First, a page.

WASHINGTON (CNN) - Nearly 5,000 YouTube questions have been submitted for Wednesday's CNN/YouTube debate, and not all of them are entirely serious. CNN's Jeanne Moos takes a look at those most unlikely to be chosen.
Catch the CNN/YouTube debate Wednesday night, 8 p.m. ET.
WASHINGTON (CNN) - Ohio Rep. Dennis Kucinich criticized fellow Democratic presidential candidate Sen. Joe Biden, D-Delaware, Tuesday for selectively quoting his rivals in a campaign ad he dubbed an "approving/adoring love-fest."
The spot includes footage of most of the rest of the field praising Biden. In a written release, Kucinich attacked the senator for "deliberately" leaving him out of the commercial because he "doesn't walk their line."
"If voters are dissatisfied with the Biden tweedle-dums and tweedle-dees, they should vote for someone who represents their beliefs and their values," said the statement released by the Kucinich campaign. "Not someone who says, 'I agree with Joe.' Dennis doesn't agree with Joe. Or Hillary. Or Barack. Or John. Or Chris. Or Bill."
- CNN Associate Producer Lauren Kornreich
Crist submitted a YouTube question for the CNN/YouTube Republican presidential debate.
ST. PETERSBURG, Florida (CNN) - Florida’s Republican governor is getting into the YouTube act.
The Republican Party of Florida today unveiled a question submitted by Governor Charlie Crist for tomorrow night’s CNN YouTube debate, which is being held in St. Petersburg.
The debate, which is a first for the Republican presidential candidates, features video questions submitted from YouTube users from across the country and around the world.
“I asked a simple question to the Republican presidential candidates - a question that has a significant national impact but also has strong ties to the State of Florida and our people,” Crist said in a statement. “Would they, as candidates for President of the United States, support a national catastrophe fund similar to Florida’s hurricane catastrophe fund?”
Florida has a state hurricane catastrophe fund and Crist is one of the major proponents of a national version of that fund.
CNN and YouTube received 4,926 submissions to the debate through Sunday night.
- CNN Deputy Political Director Paul Steinhauser
WASHINGTON (CNN) - The war of words continues to heat up between Democratic presidential rivals Hillary Clinton and Barrack Obama.
In recent weeks, the two senators have sparred over issues ranging from health care plans to foreign policy experience.
Clinton’s senior campaign advisor Ann Lewis and Obama’s campaign communications director Robert Gibbs sorted through the issues Monday with CNN’s Kiran Chetry.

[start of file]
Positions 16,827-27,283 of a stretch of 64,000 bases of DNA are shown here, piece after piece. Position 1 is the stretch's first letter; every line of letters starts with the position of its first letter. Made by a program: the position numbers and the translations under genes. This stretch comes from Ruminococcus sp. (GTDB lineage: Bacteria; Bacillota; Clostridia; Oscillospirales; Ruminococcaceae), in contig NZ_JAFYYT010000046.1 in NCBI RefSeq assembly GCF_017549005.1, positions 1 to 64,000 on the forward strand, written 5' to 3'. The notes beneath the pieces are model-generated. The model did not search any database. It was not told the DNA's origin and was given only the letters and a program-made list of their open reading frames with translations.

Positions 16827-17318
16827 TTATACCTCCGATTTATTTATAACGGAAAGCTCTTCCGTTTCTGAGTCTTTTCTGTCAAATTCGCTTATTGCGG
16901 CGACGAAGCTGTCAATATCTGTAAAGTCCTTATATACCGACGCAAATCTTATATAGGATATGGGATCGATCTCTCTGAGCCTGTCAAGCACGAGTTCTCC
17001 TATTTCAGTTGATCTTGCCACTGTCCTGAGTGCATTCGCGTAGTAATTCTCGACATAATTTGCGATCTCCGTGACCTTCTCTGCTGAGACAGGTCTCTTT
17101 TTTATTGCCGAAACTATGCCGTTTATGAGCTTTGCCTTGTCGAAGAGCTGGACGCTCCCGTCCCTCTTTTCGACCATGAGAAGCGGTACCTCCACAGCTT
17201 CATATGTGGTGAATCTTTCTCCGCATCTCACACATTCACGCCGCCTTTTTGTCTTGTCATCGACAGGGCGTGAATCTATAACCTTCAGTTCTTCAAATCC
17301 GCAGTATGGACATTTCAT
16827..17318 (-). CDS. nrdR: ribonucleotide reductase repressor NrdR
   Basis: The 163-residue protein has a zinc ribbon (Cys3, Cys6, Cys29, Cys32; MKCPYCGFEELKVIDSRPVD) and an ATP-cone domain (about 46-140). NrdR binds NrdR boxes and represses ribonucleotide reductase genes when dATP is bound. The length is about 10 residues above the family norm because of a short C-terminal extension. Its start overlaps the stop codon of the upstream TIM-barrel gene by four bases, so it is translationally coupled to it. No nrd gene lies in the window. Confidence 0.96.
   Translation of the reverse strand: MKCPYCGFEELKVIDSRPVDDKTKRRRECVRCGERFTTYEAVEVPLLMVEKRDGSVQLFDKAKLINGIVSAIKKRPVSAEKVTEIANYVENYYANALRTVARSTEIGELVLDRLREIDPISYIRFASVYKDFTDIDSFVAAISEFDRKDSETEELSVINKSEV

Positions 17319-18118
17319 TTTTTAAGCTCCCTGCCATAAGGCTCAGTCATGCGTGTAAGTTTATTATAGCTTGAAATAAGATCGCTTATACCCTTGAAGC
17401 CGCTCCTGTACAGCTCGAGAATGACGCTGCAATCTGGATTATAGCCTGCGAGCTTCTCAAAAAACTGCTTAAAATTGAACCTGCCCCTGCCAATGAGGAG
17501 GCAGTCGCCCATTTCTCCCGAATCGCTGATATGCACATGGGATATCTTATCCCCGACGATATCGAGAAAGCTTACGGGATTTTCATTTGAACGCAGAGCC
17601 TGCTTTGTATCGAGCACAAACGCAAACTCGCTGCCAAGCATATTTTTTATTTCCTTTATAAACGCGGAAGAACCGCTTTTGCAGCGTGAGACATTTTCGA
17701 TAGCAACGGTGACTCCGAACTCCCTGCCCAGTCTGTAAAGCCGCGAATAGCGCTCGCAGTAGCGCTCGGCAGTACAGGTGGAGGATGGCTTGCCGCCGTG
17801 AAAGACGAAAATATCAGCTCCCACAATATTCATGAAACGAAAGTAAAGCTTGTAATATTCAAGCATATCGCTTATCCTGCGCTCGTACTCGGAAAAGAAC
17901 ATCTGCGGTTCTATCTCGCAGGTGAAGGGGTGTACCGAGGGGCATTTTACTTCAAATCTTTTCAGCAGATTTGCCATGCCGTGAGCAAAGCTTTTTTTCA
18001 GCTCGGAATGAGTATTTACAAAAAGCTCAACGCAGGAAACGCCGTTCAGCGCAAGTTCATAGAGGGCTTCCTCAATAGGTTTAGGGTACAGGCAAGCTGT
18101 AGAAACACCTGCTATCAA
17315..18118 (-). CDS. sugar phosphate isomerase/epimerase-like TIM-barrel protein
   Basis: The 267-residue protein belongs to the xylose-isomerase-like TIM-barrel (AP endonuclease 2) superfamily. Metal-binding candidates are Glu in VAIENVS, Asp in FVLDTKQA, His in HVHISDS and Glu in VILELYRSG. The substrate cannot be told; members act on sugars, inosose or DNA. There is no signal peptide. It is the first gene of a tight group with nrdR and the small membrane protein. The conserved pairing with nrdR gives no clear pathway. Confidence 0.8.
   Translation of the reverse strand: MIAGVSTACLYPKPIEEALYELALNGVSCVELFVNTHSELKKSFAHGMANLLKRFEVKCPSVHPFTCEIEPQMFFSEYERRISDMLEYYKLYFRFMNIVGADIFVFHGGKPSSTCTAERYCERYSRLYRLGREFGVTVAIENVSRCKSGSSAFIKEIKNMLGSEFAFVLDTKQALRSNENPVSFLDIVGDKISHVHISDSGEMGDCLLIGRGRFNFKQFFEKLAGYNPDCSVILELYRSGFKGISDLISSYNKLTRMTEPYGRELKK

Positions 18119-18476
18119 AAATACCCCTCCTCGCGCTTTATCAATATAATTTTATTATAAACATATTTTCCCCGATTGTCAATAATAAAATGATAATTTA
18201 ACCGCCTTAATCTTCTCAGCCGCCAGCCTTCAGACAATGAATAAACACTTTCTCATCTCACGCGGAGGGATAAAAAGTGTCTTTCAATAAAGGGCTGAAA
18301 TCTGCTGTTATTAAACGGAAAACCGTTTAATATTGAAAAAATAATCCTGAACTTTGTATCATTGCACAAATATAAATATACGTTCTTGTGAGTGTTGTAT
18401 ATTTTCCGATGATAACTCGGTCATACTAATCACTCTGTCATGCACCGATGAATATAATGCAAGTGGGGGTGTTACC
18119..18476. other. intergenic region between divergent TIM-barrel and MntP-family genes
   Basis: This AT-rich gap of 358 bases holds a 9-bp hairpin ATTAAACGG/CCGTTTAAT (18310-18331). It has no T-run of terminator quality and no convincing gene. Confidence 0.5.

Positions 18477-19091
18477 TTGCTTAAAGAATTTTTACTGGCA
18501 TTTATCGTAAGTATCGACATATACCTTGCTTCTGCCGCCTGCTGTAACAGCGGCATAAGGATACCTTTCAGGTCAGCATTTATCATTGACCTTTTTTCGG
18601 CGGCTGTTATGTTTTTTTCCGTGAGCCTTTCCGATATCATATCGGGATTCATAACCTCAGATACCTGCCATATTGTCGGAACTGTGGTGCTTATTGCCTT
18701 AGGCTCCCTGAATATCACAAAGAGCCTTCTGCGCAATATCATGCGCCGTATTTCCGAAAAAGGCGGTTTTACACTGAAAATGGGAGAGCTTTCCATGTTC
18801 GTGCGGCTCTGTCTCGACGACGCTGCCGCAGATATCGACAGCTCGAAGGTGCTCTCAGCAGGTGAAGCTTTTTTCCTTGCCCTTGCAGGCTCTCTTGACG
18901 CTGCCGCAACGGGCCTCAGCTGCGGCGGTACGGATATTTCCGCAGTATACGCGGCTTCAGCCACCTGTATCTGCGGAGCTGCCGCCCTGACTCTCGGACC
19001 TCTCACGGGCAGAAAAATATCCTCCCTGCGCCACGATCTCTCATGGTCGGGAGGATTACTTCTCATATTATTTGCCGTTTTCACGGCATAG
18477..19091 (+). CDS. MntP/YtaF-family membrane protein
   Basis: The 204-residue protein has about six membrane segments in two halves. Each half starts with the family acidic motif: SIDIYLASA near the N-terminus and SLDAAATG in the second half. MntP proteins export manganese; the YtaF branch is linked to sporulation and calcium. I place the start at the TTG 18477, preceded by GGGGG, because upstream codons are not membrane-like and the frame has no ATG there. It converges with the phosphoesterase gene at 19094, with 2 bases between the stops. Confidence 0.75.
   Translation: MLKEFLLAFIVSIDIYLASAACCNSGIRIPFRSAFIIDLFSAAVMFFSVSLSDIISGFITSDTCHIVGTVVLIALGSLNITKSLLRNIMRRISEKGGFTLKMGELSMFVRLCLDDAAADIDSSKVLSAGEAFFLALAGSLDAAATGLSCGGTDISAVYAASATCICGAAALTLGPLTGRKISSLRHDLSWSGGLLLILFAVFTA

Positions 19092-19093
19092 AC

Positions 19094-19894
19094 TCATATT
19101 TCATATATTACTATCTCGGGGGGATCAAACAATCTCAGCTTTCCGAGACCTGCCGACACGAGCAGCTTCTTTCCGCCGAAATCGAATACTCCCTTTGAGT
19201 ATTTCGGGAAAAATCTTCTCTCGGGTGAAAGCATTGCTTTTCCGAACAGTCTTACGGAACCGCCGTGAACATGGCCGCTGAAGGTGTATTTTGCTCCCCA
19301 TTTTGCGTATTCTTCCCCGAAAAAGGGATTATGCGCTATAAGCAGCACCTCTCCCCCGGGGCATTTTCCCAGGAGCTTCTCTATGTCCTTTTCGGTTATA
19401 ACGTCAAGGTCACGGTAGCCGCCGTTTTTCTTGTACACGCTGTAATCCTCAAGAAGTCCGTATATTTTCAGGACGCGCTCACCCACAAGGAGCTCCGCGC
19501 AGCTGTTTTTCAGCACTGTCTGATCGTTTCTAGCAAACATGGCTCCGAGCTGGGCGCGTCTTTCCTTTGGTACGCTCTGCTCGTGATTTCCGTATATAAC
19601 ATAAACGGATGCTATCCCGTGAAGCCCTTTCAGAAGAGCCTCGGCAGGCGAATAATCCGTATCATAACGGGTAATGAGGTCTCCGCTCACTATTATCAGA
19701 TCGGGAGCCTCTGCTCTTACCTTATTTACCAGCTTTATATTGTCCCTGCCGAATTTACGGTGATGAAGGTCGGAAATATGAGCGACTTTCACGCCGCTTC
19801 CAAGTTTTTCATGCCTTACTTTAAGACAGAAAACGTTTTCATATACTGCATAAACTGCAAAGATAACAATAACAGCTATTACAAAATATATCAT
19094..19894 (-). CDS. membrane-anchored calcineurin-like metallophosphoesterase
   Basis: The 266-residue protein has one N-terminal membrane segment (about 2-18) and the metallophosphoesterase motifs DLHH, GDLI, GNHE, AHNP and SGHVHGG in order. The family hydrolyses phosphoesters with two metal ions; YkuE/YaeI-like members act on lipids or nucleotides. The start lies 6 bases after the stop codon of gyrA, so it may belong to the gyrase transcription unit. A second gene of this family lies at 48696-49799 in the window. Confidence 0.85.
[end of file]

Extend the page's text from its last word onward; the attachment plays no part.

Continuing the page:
The two senior advisors weighed in on their candidate's chances against the top Republican presidential candidates and whether there is a possibility for a Clinton/Obama ticket.
(CNN) - The Republican presidential candidates get their chance tomorrow night to answer your questions.
Nearly 5,000 user generated questions were submitted via YouTube and tomorrow 40 will be picked for the two hour Republican presidential debate.
The debate, hosted by CNN’s Anderson Cooper, airs live Wednesday at 8 p.m. E.T. from St. Petersburg, Florida.
Senior National Correspondent John King has a preview of the debates and what’s at stake for the GOP.
Gore made a visit to the White House Monday.
WASHINGTON (CNN) - Former Vice President Al Gore's visit back to the Oval Office Monday could have been an awkward one. Gore and the White House’s current occupant, President Bush, had fought a bitter presidential contest in 2000 from the ballot box to the courthouse.
But the former presidential rivals showed no sign of any lingering hard feelings, as Bush welcomed Gore and other 2007 Nobel Prize winners to the White House. Gore was the recipient of the Nobel Peace Prize last month for his work in highlighting the effects of global warming – an issue where he and the president have very different views on how the United States should respond.
Gore and the president met privately before the reception Monday, and according to White House spokeswoman Dana Perino, there is no bad blood between the two.
"I know that this president does not harbor any resentments," She said. "He never has. He was the one who picked up the phone, to call Vice President Gore to make sure that he could make it."
Perino refused to reveal what the two had discussed – and with a slip of the tongue gave the former vice president a temporary, unplanned promotion. "They have a private meeting and I'm not going to intrude on that," she said. "Obviously, President Gore – Vice President Gore will bring up anything he wants to bring up."